From ABA President & CEO Robb MacKie:
Typically Washington is a ghost town in August as Congress and the president depart for the far reaches of the country. The professional D.C. infrastructure also takes a breather. This year, however, was a little different.
August began with the showdown over spending cuts that should accompany an increase in the federal debt ceiling. Then President Obama boarded brand new tour buses on a jobs tour of Midwestern states. The more the president gets away from Washington to listen to real businesses and families the better. However, the optics of riding around the countryside in a million dollar bus made in Canada completely trampled his message.
A short exchange during the president’s bus trip warrants examination. An Illinois farmer asked about proposed EPA regulations that would, in his opinion, make it extremely difficult to continue farming in a cost-effective manner. The president quipped that he shouldn’t “believe everything he hears and if he has a problem call USDA.” While I can’t speak to the specifics of the regulation in question, the exchange highlights the major disconnect between the administration’s express desire to create jobs and a regulatory agenda that is significantly hindering job creation.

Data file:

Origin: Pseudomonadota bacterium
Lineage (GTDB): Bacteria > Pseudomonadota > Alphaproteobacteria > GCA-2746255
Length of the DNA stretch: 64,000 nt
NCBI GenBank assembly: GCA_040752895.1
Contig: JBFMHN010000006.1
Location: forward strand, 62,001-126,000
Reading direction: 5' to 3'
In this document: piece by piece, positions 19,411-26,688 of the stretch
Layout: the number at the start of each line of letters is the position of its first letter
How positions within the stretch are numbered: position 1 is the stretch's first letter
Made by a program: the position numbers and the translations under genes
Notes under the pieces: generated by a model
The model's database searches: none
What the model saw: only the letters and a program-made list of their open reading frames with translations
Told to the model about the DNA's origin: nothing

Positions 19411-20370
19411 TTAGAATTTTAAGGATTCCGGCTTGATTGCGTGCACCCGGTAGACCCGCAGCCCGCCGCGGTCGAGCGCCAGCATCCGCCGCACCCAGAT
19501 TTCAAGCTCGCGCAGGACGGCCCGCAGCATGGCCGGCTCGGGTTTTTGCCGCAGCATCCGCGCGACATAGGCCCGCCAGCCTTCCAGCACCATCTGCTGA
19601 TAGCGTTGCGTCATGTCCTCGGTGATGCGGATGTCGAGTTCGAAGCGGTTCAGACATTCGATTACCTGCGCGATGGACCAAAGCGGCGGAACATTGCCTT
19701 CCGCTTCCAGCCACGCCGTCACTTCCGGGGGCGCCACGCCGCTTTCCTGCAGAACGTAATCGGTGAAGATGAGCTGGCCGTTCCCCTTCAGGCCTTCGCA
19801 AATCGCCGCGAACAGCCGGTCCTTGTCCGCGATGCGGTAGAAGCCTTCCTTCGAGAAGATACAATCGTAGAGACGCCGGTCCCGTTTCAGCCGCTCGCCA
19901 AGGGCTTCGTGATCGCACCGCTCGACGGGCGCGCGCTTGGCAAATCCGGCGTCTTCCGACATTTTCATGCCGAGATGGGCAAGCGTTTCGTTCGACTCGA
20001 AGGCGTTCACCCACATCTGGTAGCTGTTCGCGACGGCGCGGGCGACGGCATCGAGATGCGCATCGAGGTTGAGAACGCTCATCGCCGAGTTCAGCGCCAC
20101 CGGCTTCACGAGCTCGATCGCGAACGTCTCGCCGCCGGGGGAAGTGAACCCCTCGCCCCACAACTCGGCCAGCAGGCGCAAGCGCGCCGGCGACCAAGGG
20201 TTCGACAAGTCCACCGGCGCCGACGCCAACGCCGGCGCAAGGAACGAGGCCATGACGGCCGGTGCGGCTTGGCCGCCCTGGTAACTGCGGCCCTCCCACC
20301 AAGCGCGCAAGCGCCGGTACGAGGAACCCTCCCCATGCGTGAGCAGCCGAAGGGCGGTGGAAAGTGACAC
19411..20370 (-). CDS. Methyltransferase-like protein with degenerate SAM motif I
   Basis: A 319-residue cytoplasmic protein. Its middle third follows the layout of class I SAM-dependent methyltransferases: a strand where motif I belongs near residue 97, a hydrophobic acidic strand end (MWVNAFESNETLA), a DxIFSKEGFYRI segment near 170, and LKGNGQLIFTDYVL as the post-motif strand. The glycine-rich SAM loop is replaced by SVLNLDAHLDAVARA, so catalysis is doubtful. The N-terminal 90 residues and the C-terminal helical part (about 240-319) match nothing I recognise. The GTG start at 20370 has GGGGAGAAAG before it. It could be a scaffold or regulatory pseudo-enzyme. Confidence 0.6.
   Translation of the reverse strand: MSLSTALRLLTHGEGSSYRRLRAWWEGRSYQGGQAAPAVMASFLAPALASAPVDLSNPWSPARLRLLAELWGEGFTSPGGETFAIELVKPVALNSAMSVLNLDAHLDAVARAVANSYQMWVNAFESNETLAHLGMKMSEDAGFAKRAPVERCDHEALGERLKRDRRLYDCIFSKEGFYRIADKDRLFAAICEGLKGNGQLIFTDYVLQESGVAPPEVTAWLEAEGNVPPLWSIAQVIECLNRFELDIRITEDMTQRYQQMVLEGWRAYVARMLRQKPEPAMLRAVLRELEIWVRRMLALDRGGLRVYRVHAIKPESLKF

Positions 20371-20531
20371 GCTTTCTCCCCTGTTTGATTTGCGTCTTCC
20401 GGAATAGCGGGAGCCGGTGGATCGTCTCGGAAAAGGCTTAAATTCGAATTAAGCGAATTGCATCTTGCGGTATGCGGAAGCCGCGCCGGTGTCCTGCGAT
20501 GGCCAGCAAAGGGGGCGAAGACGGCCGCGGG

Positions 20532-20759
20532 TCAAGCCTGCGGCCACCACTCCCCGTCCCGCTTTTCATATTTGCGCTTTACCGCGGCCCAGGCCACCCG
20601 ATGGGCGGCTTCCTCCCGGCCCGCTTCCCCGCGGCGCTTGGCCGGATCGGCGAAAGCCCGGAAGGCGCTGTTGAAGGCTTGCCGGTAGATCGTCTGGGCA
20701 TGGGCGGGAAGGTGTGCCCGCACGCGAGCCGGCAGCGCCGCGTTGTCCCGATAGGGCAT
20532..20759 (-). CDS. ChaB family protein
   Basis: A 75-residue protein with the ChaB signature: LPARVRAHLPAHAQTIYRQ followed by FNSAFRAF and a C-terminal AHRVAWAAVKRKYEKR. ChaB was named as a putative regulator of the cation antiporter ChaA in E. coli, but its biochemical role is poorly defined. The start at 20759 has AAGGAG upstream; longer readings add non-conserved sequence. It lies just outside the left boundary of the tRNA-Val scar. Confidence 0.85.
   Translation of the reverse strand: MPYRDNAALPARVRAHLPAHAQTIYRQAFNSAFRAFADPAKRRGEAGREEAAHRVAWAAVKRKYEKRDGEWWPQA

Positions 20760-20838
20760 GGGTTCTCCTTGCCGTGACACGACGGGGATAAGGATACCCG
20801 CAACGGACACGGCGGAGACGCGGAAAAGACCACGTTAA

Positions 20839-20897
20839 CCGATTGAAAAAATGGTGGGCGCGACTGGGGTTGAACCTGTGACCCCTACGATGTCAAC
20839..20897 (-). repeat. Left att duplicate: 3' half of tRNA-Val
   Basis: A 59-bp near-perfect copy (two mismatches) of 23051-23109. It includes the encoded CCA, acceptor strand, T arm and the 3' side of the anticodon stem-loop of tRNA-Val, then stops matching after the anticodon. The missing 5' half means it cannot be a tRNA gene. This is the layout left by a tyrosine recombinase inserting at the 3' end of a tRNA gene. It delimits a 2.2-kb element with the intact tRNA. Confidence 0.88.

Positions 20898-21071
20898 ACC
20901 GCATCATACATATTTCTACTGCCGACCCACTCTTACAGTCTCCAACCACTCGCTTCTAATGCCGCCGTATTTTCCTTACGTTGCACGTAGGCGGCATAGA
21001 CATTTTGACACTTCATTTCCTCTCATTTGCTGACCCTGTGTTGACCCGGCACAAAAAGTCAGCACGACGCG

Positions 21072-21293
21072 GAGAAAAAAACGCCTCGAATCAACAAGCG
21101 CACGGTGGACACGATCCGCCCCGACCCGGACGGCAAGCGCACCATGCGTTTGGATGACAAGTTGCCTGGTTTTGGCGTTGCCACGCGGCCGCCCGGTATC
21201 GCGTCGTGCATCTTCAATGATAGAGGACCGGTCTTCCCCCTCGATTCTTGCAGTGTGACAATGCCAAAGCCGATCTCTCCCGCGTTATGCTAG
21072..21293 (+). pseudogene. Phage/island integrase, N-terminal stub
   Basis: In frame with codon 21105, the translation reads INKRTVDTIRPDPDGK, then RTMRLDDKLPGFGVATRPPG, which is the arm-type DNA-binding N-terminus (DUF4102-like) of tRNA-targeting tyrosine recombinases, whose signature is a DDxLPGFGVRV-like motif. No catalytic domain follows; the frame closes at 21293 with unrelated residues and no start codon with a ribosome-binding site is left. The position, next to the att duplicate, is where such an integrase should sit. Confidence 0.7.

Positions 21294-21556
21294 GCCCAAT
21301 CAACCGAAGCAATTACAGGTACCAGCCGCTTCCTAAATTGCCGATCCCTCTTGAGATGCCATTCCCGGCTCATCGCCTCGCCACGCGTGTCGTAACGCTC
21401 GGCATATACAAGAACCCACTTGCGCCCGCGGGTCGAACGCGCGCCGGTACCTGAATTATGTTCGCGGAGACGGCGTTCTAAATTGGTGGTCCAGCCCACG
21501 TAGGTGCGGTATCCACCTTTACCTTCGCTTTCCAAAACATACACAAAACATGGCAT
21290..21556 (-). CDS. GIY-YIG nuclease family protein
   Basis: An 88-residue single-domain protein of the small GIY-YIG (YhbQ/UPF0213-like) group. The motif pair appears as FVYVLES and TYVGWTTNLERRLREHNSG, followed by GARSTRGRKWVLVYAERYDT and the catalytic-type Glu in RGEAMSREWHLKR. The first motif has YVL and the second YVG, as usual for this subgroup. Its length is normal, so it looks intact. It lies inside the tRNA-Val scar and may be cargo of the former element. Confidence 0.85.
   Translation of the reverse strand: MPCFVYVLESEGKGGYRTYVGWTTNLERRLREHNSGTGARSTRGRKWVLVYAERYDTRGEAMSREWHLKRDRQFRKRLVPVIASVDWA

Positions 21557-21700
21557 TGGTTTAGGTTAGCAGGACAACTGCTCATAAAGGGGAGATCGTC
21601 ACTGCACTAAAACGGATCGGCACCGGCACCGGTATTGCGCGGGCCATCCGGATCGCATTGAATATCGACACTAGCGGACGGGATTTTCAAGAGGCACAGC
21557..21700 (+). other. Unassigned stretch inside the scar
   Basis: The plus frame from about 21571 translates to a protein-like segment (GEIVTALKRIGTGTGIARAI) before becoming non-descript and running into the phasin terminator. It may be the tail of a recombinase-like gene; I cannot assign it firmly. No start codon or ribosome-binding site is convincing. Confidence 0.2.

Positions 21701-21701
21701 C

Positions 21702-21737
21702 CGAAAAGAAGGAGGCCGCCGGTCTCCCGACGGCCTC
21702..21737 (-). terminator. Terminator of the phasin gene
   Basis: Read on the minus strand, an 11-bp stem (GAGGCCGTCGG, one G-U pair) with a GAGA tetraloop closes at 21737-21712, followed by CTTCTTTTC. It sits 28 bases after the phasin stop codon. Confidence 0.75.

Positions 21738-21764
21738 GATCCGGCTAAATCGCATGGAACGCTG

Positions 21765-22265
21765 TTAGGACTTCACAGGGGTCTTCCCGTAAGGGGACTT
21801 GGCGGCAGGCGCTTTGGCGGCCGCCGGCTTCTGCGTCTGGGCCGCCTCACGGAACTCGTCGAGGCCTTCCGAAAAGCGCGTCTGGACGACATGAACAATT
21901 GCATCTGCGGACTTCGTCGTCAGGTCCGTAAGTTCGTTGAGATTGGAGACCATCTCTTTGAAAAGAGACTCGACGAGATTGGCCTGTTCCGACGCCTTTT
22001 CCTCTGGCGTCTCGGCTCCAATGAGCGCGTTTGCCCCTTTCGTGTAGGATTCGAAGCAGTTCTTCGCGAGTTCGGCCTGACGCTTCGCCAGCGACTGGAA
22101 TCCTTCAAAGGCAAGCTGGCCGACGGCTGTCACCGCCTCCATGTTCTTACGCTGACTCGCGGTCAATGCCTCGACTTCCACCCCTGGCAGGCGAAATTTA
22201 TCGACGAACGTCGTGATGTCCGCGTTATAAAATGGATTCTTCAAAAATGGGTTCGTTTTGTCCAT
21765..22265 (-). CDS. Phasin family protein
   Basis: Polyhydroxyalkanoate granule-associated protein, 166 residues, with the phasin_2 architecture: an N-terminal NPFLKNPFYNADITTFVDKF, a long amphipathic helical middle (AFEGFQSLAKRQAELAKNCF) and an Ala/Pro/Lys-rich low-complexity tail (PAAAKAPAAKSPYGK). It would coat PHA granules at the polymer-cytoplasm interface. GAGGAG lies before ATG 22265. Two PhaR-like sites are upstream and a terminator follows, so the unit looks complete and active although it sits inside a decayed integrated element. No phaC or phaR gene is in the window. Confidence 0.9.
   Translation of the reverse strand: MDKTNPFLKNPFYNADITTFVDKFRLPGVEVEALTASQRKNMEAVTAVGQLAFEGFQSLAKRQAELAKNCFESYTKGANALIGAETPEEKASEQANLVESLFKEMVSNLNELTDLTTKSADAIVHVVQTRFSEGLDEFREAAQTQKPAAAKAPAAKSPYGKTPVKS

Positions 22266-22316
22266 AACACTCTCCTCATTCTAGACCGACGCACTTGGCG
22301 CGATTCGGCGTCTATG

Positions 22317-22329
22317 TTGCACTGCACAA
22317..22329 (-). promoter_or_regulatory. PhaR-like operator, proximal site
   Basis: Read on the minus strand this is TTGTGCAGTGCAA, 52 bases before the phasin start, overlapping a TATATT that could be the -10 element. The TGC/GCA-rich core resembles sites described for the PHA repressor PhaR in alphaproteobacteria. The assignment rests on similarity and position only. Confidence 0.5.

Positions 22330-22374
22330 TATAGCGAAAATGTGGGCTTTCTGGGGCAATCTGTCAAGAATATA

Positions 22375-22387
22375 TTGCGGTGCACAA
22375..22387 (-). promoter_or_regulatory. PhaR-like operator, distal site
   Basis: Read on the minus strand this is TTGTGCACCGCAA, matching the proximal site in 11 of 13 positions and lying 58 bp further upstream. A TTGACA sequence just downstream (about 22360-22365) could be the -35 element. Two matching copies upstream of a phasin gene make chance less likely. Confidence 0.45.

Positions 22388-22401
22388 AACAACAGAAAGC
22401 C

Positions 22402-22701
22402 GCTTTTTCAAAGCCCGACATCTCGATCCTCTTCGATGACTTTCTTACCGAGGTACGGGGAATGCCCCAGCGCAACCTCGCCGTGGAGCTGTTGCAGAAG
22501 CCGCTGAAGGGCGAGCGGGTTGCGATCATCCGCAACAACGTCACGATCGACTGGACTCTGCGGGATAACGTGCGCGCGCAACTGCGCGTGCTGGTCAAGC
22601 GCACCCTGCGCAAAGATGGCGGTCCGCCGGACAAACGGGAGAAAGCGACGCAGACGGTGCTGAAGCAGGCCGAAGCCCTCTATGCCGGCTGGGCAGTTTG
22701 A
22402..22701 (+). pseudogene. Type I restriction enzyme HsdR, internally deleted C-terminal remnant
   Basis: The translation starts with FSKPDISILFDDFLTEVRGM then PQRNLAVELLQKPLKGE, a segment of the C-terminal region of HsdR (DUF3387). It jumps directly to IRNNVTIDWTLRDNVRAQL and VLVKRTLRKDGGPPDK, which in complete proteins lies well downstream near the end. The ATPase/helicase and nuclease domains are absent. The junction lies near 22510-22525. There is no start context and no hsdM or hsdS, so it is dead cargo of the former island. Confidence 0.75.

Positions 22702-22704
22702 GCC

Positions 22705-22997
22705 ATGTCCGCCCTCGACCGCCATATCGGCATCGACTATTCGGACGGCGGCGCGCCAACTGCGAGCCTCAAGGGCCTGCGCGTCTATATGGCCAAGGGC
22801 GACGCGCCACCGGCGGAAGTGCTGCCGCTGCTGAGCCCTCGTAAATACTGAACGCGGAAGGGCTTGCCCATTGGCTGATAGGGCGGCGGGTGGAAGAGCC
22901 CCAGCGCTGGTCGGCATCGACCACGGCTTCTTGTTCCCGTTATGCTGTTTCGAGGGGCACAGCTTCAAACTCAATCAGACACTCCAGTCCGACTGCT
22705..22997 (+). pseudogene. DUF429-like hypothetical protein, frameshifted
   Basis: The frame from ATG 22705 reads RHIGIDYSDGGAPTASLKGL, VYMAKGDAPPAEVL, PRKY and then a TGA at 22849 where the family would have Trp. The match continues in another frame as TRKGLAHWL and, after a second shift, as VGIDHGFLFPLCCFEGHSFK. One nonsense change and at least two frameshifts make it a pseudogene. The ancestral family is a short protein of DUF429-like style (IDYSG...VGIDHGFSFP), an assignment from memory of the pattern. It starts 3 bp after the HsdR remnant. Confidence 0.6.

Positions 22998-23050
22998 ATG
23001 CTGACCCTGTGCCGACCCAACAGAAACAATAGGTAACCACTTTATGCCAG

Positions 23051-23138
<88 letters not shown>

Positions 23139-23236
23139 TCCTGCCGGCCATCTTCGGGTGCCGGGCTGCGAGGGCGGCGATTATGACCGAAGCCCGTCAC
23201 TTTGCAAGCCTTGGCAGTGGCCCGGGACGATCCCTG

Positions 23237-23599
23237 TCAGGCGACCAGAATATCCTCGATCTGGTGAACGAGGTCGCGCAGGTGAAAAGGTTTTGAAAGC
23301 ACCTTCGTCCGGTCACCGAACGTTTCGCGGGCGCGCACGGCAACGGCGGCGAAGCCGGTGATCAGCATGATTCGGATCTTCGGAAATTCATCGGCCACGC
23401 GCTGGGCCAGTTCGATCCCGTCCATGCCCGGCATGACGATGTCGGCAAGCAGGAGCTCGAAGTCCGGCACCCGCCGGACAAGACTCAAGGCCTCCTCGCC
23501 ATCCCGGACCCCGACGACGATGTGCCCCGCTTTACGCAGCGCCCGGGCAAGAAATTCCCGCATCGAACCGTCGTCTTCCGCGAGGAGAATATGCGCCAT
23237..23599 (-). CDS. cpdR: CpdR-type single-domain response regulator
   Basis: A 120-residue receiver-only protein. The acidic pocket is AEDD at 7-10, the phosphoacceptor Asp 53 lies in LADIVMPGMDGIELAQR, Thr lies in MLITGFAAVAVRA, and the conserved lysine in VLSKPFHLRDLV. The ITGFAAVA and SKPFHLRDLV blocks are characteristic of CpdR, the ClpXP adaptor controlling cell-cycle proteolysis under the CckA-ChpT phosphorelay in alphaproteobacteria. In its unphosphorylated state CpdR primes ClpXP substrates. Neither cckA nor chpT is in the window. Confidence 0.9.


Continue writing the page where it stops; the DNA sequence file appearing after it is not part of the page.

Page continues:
Just a quick review of the number of regulations in the pipeline exceeds 1,100. These include proposals from agencies such as the EPA, OSHA, FDA, HHS, DOL, NLRB and even the SEC. Not all of these directly impact bakers, but 18 percent could potentially impact bakers. We know at least 52 food safety regulations will impact the industry, and no matter how important or well intentioned, they all will add additional costs to bakers, their suppliers and – most important – their customers. The sheer magnitude of this regulatory avalanche causes tremendous anxiety among bakers and suppliers, especially smaller companies that may not have the staff or resources to meet the onslaught.
Over the summer, I visited with a number of ABA members (in a Kia rental, if you were wondering). Every single person I met mentioned the regulatory agenda as a major deterrent to expanding their businesses and drain on their bottom line. One long time and extremely patriotic supplier member asked whether anyone in Washington realized that each regulation adds a little bit more incentive to relocate outside the country.
As President Obama and Congress return to Washington to tackle the economic challenges our country and the world face, it is my hope that Washington implements a two-year moratorium on all new regulations. As unrealistic as that may be, it would go a long way toward alleviating the current anxiety among bakers and other businesses.